The good news is GK offers the MB212 500W which offers an extra speaker and a 500-watt power amp that can adequately make up for this shortcoming.


3. Aguilar Tone Hammer 500

The first thing you’ll notice on the Aguilar Tone Hammer 500 is the rather unusual front layout. It definitely takes a bit more time than usual to wrap your head around.

But all the controls you’d expect are there, gain, 3 band EQ, master, and even separate drive and master knobs which really helps when managing output level and drive amounts.

The mid control on the 3-band EQ also has a frequency sweep function to help hone in on the exact sound you want. A decent alternative to having separate hi and lo mid controls.

I recommend spending a bit of time with this as it’s easy to make the midrange sound honky if you’re not tweaking it carefully.

One thing about the front layout that is quite troublesome is that the effects loop and balanced out are on the front, meaning you have to deal with ugly extra cables hanging in front of your amp.

In terms of build quality, despite being incredibly like and small it has a tough metal shell and the knobs have a ton of resistance. I’d have zero concerns about it getting damaged in transport.

This has been designed with the intention of pairing it with pedals and there’s a convenient clip indicator to make sure your levels are correct which is extremely convenient.

It’s a robust and portable head for gigging, but the bizarrely loud fans can make it difficult for home practice.


4. Hartke KB15 Kickback 1x15"

Hartke has done a great job at creating about as simple of a bass amp as you can get while throwing in just enough unique design features to make it fun and entertaining to use.

The KB15 Kickback has a wedged cabinet design which allows you to place the amp on the floor but angle it up towards your head. 

The intention of this is to give you a more accurate and direct impression of what’s coming out of the speaker.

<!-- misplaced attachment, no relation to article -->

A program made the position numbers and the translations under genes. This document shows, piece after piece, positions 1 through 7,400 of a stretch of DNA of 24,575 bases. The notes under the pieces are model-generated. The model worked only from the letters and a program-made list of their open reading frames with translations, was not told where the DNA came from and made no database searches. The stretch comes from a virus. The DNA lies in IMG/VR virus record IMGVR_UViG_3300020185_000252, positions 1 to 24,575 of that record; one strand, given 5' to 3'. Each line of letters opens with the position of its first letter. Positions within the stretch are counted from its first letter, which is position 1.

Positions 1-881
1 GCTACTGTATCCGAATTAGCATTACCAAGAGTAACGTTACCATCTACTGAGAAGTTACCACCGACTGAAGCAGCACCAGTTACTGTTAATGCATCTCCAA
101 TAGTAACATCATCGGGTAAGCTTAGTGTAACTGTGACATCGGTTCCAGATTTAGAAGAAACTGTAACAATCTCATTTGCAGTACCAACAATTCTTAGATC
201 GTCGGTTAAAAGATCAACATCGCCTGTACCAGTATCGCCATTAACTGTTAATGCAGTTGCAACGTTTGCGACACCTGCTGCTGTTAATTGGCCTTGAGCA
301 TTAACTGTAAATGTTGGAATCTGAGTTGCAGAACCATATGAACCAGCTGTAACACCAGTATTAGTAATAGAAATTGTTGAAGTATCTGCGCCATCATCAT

The single 15” speaker sounded fantastic with a deep bass rumble and adequate brightness which helps things pop.

It’s made from a unique paper and aluminum speaker cone and utilizes a neodymium magnet which Hartke call their HyDrive speaker. 

Another helpful feature is that this speaker can be unplugged from the head allowing you to use a different cabinet should you wish.

Between the 500 watts of output and the fan, it’s not great for practicing at home using the speaker. The good news is there is a headphone output for silent late-night jams.

The front layout is very simple with just a single volume and 3-band EQ, despite not having an effects loop it does take pedals in the front very nicely.

The one extra front feature it has is a sweepable boost between 100-900hz which can be helpful if you have a specific section of a song where the bass just needs to be a bit ‘extra’.


5. TC Electronic Thrust BQ500

If budget is a driving factor for you then the Thrust BQ 500 offers a ludicrous amount of bang for your buck.

It’s a super light and portable unit with a very pleasing brushed aluminum front panel and rugged metal chassis.

There are also two convenient handles that protect the front knobs from getting crushed and make it easier to grab and carry around.

TC Electronic has designed this with a MOSTFET preamp which aims to emulate the warmer tone and higher dynamic response of a tube amplifier.

The front panel has your typical 4-band EQ with separated master and gain switches.

There’s also a controllable compressor TCE calls Thrust which has a nice helpful LED light that shows you when it’s active or not. 

This visual indicator can be helpful if you want just a little compression as it’s often difficult to hear this with your ear.

However, a compressor with only 1 knob can be very ambiguous as it’s unclear if it’s affecting the ratio, threshold, or both. 

Fortunately, this compressor can be toggled off if you don’t like the sound of the compression (I didn’t).